For example:

“The As-a-Service solutions will be aimed at delivering more agile and cost-efficient cloud IT solutions, designed to meet customers’ unique business challenges, requirements and service level agreements for specific vertical market segments…” – Translation: We’ll replicate the benefits of public cloud but we’ll also go belly-to-belly with our customers, understand their needs and share the risk.

“…decreasing the need for capital expenditures and increasing the alignment of IT costs to consumption.” – aka “The Elastic Cloud”

“…for IT organizations seeking to gain business agility without sacrificing trust and control in their cloud computing.” – Translation – “unlike the other guys…you can trust our cloud offerings”

In an important nuance, we spoke with Capgemini executives about this announcement and they told us Amazon is a great partner and has been for years.  They fully embrace Amazon Web Services and utilize AWS in the right use cases (mostly in SAP test and dev).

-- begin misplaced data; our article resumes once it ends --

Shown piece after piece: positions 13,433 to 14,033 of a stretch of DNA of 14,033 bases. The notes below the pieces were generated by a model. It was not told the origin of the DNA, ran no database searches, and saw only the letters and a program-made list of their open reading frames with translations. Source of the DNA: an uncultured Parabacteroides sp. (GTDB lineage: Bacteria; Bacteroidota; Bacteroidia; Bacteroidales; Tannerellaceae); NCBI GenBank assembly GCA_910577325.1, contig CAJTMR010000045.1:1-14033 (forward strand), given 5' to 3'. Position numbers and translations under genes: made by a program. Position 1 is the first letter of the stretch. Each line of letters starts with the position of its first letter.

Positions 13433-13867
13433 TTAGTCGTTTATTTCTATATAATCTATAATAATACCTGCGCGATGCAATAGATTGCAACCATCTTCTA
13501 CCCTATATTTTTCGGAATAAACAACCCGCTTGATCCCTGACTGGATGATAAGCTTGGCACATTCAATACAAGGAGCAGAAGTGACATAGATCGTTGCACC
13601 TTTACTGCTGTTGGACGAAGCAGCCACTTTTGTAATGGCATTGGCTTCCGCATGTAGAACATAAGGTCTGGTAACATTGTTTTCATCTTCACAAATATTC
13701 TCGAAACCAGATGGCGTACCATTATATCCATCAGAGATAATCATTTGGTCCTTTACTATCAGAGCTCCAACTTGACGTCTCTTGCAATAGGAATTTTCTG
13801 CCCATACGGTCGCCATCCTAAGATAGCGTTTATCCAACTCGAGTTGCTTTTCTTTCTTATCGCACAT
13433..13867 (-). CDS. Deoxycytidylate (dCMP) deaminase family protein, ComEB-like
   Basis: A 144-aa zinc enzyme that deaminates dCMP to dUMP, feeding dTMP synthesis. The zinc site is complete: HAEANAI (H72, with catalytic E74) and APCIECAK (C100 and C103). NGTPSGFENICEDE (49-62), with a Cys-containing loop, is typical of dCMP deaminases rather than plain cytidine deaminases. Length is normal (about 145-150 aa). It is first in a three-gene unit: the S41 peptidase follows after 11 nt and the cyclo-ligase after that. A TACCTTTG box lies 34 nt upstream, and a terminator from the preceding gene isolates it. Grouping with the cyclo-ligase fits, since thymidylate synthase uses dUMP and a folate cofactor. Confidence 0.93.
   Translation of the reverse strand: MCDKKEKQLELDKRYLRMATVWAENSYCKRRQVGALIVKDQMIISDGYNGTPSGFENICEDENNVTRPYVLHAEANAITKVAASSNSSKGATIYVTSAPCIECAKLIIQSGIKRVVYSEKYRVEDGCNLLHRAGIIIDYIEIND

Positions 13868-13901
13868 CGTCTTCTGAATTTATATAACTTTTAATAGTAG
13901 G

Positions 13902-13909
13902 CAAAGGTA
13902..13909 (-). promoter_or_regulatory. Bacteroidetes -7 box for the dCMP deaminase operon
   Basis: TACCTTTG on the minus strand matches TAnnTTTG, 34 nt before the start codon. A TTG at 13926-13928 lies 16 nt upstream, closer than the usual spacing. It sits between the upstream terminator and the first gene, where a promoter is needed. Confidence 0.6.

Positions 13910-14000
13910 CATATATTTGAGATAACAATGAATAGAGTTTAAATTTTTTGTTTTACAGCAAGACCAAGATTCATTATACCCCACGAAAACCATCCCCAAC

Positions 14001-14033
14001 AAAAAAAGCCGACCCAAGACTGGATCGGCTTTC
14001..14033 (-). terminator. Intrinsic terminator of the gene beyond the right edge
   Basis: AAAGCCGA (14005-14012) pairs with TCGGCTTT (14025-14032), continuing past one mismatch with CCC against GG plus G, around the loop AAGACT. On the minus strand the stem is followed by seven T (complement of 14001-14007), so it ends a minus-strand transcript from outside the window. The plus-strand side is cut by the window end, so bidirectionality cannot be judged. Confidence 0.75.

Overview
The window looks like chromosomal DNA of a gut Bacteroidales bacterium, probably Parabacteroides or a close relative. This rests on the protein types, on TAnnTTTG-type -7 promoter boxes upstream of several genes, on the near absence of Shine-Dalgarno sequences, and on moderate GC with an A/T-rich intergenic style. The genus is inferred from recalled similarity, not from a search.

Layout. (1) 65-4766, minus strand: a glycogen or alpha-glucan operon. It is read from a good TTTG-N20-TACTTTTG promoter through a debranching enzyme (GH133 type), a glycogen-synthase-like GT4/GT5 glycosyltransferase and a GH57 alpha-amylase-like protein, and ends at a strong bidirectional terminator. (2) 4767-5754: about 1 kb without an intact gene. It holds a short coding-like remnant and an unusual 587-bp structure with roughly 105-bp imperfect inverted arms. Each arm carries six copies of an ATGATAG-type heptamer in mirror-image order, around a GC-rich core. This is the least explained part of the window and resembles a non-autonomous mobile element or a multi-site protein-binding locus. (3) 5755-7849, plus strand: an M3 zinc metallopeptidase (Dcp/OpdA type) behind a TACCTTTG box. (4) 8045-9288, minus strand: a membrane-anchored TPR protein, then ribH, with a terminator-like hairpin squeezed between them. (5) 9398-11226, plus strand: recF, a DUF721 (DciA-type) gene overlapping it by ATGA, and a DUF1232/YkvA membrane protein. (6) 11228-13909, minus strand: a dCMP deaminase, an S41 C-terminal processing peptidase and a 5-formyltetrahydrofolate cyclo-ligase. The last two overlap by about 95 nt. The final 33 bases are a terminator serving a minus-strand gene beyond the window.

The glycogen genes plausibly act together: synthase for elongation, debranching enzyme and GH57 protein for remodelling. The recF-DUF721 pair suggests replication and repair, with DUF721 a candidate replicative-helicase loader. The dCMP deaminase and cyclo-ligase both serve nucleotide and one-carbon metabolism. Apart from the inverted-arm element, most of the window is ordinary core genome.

In our view, this is precisely how traditional IT organizations should view AWS, not as “put everything on Amazon or you’re wasting the company’s money” but rather as another option that can be used to improve IT when the fit is right.

Why Brazil?

Capgemini and EMC have a long history of working together and both companies have a strong presence in the region. The cloud services market in Brazil is growing at a compound annual rate in excess of 70% and is expected to surpass $1B within the next 24-36 months.

The choice of Brazil is significant for three reasons: 1) It’s the largest opportunity in Latin America (about ½ the region’s TAM) and is growing very quickly; 2) It represents mid-to-long-term pipeline building with the 2014 World Cup and the 2016 Olympics in Brazil and 3) It’s a way for each company to focus and differentiate from it’s competition.

Specifically, Capgemini competes with industry service giants such as Accenture and Deloitte. These two firms are the gold standard in global services with IBM and PwC joining the whale pod. Each of these firms has nearly 200,000 employees or more. What makes a great consulting firm/SI? Depth, industry expertise, thought leadership, masses of consultants that have solved complex industry problems with partners that are highly respected across many industries.